Hi, How’re You Doing?

Mar 16

SmileyFace2

You want the short answer? 
Or the truth?

Perhaps because brevity is the soul of wit, or more likely, because we are conditioned from birth by smiley faces, we usually say:

“Fine!”

If we’re polite we add, “Thanks, and you?”

If we were to be honest . . . well, that’s another matter entirely.

Take yesterday morning in the elevator. Staggering in at my floor, the 14th, I could only hope that I would make it to the lobby without encountering another human person. No such luck. A nice looking, polite young man got in on 10 and asked me how I was doing.

What did I say? Guess. But if I had the slightest suspicion that he actually wanted the truth, and why the hell would he, here it is:

A good friend had just died, and no matter how inevitable you knew it was, you are always shocked and flattened by the news. As some great philosopher, or was it that guy at the office, once said, “Death isn’t the worst thing, but it’s the most.”

Meanwhile, At Molly’s Pub. . .

JoeTheBartenderI already knew that pearl of wisdom, but yesterday I found out something more practical:  you probably shouldn’t tell an Irish bartender that you’re having a drink because you’re in mourning.

Then Gallagher, O’Brien, Murphy, or Joe The Bartender himself will give you the look: the look that says: I understand. You’re doing the right thing. You came to the right place.

Then he will give you the largest martini (or scotch or beer) on God’s Green Earth, and leave you to your sorrows. He will not say anything comforting beyond a sincere  “Oh, my,” and he won’t give you advice, because obviously you’ve figured all by yourself  that the only way to get through this bleepin’ day is with the largest (name your poison) you are capable of imbibing. Tip: Eat fries with it. It will soak up some of the booze. Then skip dinner and go to sleep.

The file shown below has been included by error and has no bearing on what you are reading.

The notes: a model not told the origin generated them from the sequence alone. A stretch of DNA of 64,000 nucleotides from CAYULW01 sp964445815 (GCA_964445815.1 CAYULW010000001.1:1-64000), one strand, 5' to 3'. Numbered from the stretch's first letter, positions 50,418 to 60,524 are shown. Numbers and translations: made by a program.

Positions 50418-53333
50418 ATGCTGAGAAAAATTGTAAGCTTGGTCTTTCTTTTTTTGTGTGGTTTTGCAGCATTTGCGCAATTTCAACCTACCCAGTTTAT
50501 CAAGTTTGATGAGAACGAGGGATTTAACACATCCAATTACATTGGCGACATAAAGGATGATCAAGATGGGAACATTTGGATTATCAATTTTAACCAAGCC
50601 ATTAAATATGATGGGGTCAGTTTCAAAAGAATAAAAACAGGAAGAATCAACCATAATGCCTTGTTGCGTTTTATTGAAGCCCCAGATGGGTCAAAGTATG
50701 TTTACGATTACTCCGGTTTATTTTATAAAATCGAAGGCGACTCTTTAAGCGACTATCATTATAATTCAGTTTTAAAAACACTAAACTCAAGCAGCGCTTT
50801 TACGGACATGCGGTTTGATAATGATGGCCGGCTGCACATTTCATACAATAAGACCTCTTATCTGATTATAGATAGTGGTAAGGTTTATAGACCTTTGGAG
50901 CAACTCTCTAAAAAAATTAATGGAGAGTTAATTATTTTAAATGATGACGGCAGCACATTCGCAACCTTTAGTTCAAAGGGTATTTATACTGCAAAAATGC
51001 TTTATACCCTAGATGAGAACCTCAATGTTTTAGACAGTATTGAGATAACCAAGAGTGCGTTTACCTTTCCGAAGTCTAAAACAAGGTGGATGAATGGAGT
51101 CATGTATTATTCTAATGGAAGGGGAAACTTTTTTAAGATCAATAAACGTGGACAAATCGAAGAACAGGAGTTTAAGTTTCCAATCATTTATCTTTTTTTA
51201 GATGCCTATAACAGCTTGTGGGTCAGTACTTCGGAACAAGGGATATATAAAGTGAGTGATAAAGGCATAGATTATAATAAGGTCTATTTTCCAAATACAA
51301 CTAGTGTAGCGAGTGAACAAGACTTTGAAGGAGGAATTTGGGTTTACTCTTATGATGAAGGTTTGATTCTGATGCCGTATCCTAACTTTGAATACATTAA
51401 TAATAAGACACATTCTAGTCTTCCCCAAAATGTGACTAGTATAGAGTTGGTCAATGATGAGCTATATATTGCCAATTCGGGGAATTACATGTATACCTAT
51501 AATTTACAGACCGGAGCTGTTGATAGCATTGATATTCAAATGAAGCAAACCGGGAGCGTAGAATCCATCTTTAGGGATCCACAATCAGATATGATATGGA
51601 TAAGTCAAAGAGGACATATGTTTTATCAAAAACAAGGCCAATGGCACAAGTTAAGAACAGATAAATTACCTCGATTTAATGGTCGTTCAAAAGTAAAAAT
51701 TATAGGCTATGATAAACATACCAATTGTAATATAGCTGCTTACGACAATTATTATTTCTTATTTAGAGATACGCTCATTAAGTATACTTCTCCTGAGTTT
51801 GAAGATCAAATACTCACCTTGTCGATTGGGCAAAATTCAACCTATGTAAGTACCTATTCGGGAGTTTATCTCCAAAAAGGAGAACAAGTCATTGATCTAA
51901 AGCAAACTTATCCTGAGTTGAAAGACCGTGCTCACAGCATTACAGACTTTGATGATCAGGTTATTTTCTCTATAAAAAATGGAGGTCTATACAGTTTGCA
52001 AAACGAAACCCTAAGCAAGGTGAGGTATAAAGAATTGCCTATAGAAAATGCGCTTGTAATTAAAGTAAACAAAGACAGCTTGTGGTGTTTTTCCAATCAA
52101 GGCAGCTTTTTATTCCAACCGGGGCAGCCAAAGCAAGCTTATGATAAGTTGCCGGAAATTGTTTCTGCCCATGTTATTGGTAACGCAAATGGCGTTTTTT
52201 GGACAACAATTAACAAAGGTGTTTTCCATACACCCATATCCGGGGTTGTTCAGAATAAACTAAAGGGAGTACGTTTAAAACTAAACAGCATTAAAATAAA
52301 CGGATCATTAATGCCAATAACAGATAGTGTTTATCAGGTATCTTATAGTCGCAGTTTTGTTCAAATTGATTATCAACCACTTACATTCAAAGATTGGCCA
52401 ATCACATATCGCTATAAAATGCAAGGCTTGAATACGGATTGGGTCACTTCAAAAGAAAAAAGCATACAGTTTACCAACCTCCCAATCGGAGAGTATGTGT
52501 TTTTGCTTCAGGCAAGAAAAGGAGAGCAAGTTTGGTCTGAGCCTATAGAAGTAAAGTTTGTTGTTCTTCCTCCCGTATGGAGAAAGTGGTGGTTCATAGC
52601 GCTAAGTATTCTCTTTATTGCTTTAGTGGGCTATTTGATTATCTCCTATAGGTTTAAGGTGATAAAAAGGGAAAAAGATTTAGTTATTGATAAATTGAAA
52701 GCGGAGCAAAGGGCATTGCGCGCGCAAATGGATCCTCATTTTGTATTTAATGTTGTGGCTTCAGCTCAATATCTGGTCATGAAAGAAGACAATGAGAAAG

As good a plan as any, but what about the morning after. . .

Thanks to a judicious use of Tylenol and lots of water before going to sleep, my head was not aching in the morning, and my stomach only mildly upset, but my heart, well, that’ s another matter. Meanwhile, life goes on, and I had things to do.

Could I have told all this to the guy in the elevator? I don’t think so. 
Should you ever tell the truth about how’re you doing? Maybe.

But How Do You Really Feel?

When I met someone in front of the building  I know better than Elevator Man, who, to the best of my knowledge, I have never seen before, I did tell her how I really felt, in abridged form of course.

But this was an extreme case. Of, literally, life and death. What if it were something more . . . mundane. Suppose that tomorrow morning, the first person you meet asks you how you’re doing, and you answer:

“I have gas.”

Most likely, the person you inflict this bit of TMI on would simply say, “Oh,” and move immediately down wind, so to speak.

I suppose that an actual conversation could evolve, about Shared Encounters of the Gastric Kind, but honestly, do you want to start your day like this?

Better to just say, “Fine.”

On the other hand, I’ve always found it useful to warn folks when I’m in a bad mood. Without going into the gruesome details, I tell them not to take it personally if I’m snappish because “I’m just having a bad day.” You have to keep it really general, or news will spread like wildfire throughout the kingdom that you are in some profound doo-doo. “Cranky” is a good word to use: it implies temporary moodiness, not something, you should pardon the expression, terminal.

So.  

Should you ever tell the truth, the whole truth, and nothing but the truth?

Only if you’re taking the stand in a murder trial, or talking to a really good friend who would do the same for/to you.

Or if you have a blog and feel blabby.

dreamstime_xs_10990281Certainly not to your doorman, the woman at the deli, or your co-worker at the water cooler. BTW, the guy in the elevator answered “Good!” when I did the “Fine and you?” routine. “Good?” Really? Better than “Fine?” But not as good as “Great?” Maybe that was the truth. Maybe this guy has no problems. Maybe he’s in love. Or just got a promotion. We’ll never know.

At least he didn’t say, “Have a nice day.” I’m thankful for that.

And that’s the truth.

 

For a blog of happier days, which I promise will be here again, go to: 
Come To The Cabaret!

 

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